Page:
Reducing Early Inductions in Tennessee

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By Emjaybee


While we’re talking about Tennessee, the article featured in that post was written by Tom Wilemon, who contacted me on March 29 to mention another piece he did that had a more patient-inclusive focus. Jill linked it in the previous comment thread but I thought it deserved its own spot, if only to show that there is a broader take on birth at the Tennessean.

“Hospitals induce labor without medical reason too often,” is a locally-focused version of the news about the results of the LeapFrog Group’s study that came out in January.

What’s interesting about this piece is how it relates to the conversation we’re still having about the previous article:

The historical rise in c-section rates along with inductions:

By 2006, about 1 of every 5 babies came into the world according to somebody else’s schedule. Cesarean sections increased even more, climbing from 5 percent of all births in 1970 to more than 31 percent of births by 2007.

The result was that more babies were born before their 39th week, which carries risks of undeveloped lungs, sudden infant death syndrome and even learning disabilities later in life, according to the March of Dimes.


Money as incentive and disincentive:

One estimate puts the average cost of caring for a premature or low-birth-weight baby at $49,033, compared with $4,551 for an uncomplicated pregnancy.


The uncomfortable tension between doctor advice and patient choice:

“I’ll admit I did beg around 37 or 38 weeks — I started begging — I was losing my patience and my pride at that point,” said Green, of Spring Hill. “But looking back now, I’m glad that we waited.”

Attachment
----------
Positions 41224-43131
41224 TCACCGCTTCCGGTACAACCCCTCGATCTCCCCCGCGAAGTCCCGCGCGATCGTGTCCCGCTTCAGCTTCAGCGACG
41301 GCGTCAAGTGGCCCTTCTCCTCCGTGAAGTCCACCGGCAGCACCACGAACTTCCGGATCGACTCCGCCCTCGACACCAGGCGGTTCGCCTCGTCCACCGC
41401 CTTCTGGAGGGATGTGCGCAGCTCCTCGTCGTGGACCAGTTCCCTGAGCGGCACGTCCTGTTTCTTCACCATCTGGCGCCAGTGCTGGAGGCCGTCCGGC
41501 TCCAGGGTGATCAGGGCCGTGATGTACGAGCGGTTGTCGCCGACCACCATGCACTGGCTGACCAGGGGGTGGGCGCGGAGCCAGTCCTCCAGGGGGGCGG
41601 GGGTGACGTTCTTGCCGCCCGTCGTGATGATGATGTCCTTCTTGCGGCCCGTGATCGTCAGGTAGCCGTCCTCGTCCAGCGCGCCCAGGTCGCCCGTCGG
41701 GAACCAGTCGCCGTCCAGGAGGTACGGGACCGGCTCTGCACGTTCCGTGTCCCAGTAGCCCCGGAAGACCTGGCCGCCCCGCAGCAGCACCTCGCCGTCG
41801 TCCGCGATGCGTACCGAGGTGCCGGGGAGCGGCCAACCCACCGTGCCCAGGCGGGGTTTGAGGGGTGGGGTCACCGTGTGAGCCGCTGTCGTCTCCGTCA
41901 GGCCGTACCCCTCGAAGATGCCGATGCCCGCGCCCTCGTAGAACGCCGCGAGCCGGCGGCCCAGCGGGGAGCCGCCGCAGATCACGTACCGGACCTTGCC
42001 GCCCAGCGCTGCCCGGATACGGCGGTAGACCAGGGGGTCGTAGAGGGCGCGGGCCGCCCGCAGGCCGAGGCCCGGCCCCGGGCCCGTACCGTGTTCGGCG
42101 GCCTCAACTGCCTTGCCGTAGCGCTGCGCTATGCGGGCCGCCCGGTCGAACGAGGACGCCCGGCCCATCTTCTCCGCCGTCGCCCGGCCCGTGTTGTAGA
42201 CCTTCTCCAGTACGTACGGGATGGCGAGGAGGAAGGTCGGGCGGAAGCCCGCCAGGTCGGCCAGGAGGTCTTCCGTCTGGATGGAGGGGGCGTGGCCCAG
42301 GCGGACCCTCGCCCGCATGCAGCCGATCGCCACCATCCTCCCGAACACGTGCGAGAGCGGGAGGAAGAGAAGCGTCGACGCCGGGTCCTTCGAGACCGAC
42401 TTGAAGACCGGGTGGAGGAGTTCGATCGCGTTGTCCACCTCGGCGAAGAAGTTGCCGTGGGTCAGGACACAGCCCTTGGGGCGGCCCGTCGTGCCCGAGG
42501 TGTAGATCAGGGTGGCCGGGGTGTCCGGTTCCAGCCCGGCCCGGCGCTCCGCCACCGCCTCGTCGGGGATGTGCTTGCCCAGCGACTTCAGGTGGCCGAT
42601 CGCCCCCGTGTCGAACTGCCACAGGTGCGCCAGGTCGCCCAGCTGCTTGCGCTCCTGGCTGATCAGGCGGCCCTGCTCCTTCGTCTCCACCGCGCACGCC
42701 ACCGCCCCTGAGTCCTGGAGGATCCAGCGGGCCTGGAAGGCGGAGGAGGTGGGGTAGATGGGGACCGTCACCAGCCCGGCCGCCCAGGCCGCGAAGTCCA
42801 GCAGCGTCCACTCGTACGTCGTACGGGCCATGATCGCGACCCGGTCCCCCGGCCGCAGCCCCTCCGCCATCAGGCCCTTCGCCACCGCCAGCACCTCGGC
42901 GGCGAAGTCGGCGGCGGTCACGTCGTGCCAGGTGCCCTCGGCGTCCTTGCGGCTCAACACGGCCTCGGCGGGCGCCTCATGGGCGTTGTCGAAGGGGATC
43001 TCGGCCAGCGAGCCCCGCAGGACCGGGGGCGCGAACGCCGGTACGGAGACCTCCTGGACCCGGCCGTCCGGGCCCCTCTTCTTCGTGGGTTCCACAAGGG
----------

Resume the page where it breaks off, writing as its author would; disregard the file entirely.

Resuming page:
Dr. Richard Presley, her obstetrician at Centennial Medical Center, did not induce labor until five days after the 39th week of pregnancy. Green’s extra days of swollen feet gave baby Elizabeth a better chance at life.


Another mother, Tracy Pulley, said her obstetrician started asking her when she wanted to schedule a delivery during the seventh month of her pregnancy.

“I was so stressed out,” said Pulley, whose baby was born in Smyrna. “I just didn’t want to be pressed anymore.”


The value of transparency and good data:

“A large number of hospitals never looked at this and only discovered their high rate when they reported to Leapfrog, which is why we think this has been a very positive measure,” said Leah Binder, Leapfrog CEO.


And (possibly my favorite) the ability to effect significant change through…requiring a simple check box:

Last year, a pilot program in Davidson County that directed doctors to check a form if they were inducing labor for nonmedical reasons had the effect of discouraging such procedures. Early deliveries dropped by half.


By the way, go here for more of Mr. Wilemon’s reporting on healthcare in Tennessee.